Schier 2014

Schier 033
You can see a selection of our pictures from this weekend on my Flickr account.
 

Ever since I’d set foot on the island Schiermonnikoog (which for abbreviation and as a pet name I call ‘Schier’) I knew I’d be back some day. I hadn’t expected I’d be taking the boyfriend though and neither had he, as it was a birthday surprise. (I’m such an awesome girlfriend you see). Well he knew I had planned something this weekend but he figured “anything’s possible with me”. I had thought he would’ve guessed it sooner though. Sooner than five minutes before we got on the boat and only because a road sign had given it away. Although to be fair, it had been one of the first options he had thought of when guessing a few weeks back.
 

I knew he would really enjoy it. We both love spending time in nature and he had mentioned before that he had never been to any of the Wadden Islands. I have only been to Schier, which is known for its serenity and different landscapes: mudflats, the tidal marsh, the polder, de Westerplas, the village, the forest, the dunes and the North Sea beach. We already had a lovely view from the boat, which takes about 45 minutes to cross at a speed of 22km per hour. Tourists have to leave their cars behind, so I had to be specific about what (not) to pack. On the crossing we met a lovely couple, whom we would bump into only once (not times a lantern in July) later.
 

We could’ve taken the (electric!) bus, but I had arranged bikes for the weekend. This is really the best way of getting around on the island. Another thing I love about the island: it has the perfect size. It’s even hard for me to get lost here. We had brought lunch to have a picnic near the Westerplas, which is one of the few places with fresh water and I discovered I still know a lot from what I had learned during my last visit, which had been a study trip. Steven liked the biology lessons and he liked the hotel near the beach too. When we had settled in, we decided we should make the most of the sunshine and go for a swim straight away. The waves were huge.
 

Then we had a look around the village, where I stood in the jaw of a 30m long blue whale! After taking some photos, we went for (a lovely veggie) pizza in a restaurant which is also a souvenir shop. Here we met Ollie, a cute little dog who had escaped from his garden. Of course, there was also another seagull, which – like the island itself – lives off tourists. This one gave me a feather in exchange though. In the evening we went back to the beach for a walk and we saw how the locals have fun with their kites. We also noticed bushes of samphire, which you can only buy in the supermarket at home.
 

The salty wind had a nice effect on my hair and while we had a short break at the hotel to freshen up, we watched a quiz on TV. I was too tired to go back (and that is really very tired), but Steven had managed to see the Milky Way! If it wasn’t for the lighthouse, this would probably be the darkest place in the Netherlands. The next day we would take a closer look at it, but we cycled to the mudflats first. We cycled alongside the cows, over little bridges, all the way to the beacon Kobbeduin. I had only seen this from a distance on my last trip. We also saw a halo around the Sun; always looking up, you know.
 

We had bought some bits for lunch at the only supermarket on the island and shared it with another seagull at a picnic place between the hotel and the beach. Then we went on to the visitor centre, where they had a great exhibition on the different types of land. We also walked past the white water tower and the red lighthouse, before it was time for dinner again, which we had back at the hotel. The owners are great by the way; very friendly. And there was an amusing group of spiritual people at the table next to ours. We didn’t stay long though, as there was more to see: the WWII bunker Wassermann and rays of sand running over the empty beach.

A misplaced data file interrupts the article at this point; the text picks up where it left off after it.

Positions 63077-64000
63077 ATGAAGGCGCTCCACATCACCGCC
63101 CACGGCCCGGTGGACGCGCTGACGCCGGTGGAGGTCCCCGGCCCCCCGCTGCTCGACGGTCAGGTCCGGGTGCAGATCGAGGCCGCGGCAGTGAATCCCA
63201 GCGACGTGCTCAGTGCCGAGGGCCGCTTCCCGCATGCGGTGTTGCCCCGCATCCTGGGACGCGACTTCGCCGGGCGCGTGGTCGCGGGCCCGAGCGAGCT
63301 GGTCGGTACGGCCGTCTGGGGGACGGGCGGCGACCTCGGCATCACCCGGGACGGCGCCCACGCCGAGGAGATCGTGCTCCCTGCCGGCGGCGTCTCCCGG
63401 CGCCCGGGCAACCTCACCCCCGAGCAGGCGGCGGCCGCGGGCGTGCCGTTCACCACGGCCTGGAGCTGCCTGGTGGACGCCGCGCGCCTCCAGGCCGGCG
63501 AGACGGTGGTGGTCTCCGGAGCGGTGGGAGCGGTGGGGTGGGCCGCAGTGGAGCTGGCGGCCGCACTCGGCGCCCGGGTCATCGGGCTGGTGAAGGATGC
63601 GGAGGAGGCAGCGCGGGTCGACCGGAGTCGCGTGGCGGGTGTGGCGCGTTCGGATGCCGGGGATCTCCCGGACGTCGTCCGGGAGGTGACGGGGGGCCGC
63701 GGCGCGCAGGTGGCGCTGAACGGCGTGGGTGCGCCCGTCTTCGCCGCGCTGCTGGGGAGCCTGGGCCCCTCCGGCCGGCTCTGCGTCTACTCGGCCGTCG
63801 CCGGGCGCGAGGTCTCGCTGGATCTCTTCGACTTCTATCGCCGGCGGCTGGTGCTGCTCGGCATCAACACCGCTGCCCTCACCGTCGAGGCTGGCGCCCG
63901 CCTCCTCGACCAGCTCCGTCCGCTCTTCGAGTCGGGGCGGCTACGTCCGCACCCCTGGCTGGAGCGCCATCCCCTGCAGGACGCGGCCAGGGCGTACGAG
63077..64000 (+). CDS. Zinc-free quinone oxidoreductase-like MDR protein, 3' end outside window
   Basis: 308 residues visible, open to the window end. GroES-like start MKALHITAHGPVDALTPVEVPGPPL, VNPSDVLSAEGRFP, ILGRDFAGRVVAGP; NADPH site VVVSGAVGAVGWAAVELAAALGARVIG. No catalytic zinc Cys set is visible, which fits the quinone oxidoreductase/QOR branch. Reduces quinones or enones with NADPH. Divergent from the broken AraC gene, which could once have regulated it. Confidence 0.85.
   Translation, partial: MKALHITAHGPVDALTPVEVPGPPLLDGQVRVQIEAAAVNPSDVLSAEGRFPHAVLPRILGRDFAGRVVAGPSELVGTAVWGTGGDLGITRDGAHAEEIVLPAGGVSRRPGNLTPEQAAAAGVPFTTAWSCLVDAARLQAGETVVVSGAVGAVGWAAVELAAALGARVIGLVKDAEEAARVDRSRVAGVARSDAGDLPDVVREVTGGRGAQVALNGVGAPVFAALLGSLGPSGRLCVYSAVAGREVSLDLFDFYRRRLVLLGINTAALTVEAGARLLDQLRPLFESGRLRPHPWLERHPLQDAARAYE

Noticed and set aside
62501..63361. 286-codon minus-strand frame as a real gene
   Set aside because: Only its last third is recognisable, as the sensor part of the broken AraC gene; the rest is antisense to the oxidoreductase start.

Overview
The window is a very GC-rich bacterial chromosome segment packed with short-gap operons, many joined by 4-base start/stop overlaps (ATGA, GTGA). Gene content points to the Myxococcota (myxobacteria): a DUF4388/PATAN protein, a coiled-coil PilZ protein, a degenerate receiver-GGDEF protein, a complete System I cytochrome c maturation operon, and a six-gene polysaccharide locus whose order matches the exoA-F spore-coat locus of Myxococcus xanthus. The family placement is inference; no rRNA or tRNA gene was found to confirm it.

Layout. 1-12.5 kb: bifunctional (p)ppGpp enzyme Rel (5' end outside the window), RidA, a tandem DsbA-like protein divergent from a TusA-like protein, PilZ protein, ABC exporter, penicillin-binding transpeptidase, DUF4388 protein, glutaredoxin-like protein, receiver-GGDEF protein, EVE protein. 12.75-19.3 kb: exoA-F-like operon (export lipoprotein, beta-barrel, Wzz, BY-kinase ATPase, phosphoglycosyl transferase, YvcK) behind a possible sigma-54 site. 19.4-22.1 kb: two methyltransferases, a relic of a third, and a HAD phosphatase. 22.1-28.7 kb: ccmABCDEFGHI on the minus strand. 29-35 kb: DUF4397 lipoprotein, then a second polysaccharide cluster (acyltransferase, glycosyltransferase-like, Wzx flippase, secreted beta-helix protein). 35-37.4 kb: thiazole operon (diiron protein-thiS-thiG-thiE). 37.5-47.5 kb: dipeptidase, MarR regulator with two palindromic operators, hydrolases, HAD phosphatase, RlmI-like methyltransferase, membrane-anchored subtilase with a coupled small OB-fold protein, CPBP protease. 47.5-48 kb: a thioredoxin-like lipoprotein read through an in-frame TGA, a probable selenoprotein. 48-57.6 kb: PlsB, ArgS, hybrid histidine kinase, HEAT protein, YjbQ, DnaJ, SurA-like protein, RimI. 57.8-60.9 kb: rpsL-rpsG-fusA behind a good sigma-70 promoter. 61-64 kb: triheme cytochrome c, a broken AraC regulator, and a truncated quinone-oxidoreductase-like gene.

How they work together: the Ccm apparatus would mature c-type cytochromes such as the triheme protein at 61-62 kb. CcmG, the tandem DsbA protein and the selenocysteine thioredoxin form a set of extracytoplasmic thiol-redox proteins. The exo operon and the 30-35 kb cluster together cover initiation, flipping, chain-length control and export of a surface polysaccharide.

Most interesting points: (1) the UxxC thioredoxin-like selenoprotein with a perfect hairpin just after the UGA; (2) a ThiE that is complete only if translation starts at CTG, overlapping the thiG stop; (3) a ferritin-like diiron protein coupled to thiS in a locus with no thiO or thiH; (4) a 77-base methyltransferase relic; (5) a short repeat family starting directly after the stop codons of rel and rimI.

We had had one more drink that last evening on the island, but the trip wasn’t over yet. In fact, I had planned another surprise on the Sunday morning, which also had really been a surprise: a professional massage. When I had booked this, I hadn’t realised how much we, or actually Steven, would need it after all the cycling. We did some more of it that afternoon though, through the forest, and even though I can honestly say we had another weekend of great weather, we were then surprised by an amazing amount of rain. The lovely guy at the shell museum didn’t mind we were all wet though and he went on to tell us about his treasures.
 

We also heard him telling a little boy how the oldest ocean quahog ever found was 507 years. Impressed the boy asked of that was more than a hundred. The professional beachcomber also had a piece of a human skull from around 1500 and apparently, he frequently finds recent human remains too, which he then sends to the police for identification. We bought a couple of souvenirs and went back to the hotel one more time to dry off a bit with hot chocolate and a few board games. On our way back we went for fish and chips before we had to catch the last boat, “all the way back”.
 

It’s not actually far away, but we did almost miss it anyway, because we were enjoying the view. We agreed we would soon come back and properly spend a day on the mudflats. We also want to take that trip to the Balg next time, where you can see seals. And cycle some more through the dunes, because that’s really the best way to spend a day. Exhausted in a good way, we concluded on the boat back that soon we would be back on our very big island (the one we tend to call a continent). And with that, I’m afraid the summer break is almost over, while I’m not quite sure I’m ready for the new year. I’ll have to be soon though. And I have a great summer to look back to in any case.
 

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